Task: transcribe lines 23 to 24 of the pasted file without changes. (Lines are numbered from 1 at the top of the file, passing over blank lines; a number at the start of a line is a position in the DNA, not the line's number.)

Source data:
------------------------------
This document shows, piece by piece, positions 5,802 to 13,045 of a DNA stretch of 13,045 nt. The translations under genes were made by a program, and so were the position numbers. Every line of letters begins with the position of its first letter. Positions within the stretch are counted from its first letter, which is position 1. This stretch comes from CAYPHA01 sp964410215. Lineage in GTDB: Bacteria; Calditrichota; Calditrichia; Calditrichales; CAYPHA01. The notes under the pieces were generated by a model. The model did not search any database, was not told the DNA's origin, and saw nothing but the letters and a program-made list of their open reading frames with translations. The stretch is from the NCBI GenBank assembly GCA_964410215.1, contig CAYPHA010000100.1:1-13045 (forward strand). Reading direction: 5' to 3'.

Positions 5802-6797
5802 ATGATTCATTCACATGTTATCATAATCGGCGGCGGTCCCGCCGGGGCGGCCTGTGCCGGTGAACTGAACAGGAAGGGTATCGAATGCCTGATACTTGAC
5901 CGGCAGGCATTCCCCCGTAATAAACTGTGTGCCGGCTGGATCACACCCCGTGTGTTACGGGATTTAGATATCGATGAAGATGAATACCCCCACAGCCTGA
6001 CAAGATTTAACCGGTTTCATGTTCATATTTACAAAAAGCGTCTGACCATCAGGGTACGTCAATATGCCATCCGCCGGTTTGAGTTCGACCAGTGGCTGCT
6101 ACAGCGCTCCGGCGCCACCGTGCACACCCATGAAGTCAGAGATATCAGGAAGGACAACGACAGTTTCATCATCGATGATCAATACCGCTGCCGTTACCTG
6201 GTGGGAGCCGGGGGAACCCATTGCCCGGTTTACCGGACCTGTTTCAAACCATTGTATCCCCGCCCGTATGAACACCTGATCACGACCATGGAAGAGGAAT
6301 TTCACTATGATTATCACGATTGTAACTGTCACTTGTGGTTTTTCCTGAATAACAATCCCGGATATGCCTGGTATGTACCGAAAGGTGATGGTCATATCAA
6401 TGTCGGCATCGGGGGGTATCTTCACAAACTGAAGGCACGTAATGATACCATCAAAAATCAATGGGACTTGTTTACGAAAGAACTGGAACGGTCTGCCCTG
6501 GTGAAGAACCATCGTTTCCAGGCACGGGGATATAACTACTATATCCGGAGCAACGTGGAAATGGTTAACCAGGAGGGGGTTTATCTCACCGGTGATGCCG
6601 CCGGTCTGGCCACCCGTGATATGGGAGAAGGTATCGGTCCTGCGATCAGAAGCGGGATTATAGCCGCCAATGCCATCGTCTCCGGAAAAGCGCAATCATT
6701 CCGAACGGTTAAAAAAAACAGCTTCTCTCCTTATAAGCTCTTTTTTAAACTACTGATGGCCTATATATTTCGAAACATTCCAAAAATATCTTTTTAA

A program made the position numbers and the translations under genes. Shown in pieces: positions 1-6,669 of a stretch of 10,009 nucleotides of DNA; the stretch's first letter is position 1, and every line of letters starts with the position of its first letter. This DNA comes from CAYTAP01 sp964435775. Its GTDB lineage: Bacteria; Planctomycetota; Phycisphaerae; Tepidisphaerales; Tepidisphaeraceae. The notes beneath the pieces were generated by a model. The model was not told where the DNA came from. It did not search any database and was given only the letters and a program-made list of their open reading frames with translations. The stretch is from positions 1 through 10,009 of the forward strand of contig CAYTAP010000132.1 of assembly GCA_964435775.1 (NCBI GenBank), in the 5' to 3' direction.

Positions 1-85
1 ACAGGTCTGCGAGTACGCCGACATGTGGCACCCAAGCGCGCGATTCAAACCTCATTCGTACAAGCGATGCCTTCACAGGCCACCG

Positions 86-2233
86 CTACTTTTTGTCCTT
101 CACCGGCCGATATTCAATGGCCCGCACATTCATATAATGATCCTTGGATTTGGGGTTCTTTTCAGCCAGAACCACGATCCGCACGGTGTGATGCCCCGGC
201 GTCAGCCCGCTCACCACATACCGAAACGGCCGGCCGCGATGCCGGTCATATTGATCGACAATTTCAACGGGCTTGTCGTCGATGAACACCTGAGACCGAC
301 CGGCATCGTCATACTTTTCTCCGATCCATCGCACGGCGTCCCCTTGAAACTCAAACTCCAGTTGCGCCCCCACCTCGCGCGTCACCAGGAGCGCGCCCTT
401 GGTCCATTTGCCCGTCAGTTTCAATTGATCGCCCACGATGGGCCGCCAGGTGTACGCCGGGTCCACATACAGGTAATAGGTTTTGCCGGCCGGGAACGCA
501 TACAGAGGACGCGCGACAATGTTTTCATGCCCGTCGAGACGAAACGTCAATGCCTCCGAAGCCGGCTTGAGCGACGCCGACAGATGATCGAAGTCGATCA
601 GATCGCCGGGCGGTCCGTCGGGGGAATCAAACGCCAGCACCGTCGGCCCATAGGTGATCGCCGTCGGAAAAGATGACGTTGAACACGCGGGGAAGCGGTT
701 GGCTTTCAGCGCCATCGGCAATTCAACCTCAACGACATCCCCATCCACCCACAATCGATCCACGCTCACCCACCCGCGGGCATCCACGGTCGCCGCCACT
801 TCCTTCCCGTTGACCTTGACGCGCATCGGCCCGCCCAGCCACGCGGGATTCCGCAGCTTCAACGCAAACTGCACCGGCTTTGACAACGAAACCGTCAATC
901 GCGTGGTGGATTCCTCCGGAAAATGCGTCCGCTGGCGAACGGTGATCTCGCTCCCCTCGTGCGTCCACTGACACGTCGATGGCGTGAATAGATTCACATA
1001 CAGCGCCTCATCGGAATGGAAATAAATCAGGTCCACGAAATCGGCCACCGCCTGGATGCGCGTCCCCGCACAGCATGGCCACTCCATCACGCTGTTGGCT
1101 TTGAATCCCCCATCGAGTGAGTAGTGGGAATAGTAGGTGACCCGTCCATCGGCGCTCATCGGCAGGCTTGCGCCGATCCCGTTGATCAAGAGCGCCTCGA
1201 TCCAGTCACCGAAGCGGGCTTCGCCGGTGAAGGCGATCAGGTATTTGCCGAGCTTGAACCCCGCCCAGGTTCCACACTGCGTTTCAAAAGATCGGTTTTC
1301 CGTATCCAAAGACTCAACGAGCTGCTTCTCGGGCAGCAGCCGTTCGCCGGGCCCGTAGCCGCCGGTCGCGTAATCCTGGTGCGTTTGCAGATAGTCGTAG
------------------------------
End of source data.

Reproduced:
601 GATCGCCGGGCGGTCCGTCGGGGGAATCAAACGCCAGCACCGTCGGCCCATAGGTGATCGCCGTCGGAAAAGATGACGTTGAACACGCGGGGAAGCGGTT
701 GGCTTTCAGCGCCATCGGCAATTCAACCTCAACGACATCCCCATCCACCCACAATCGATCCACGCTCACCCACCCGCGGGCATCCACGGTCGCCGCCACT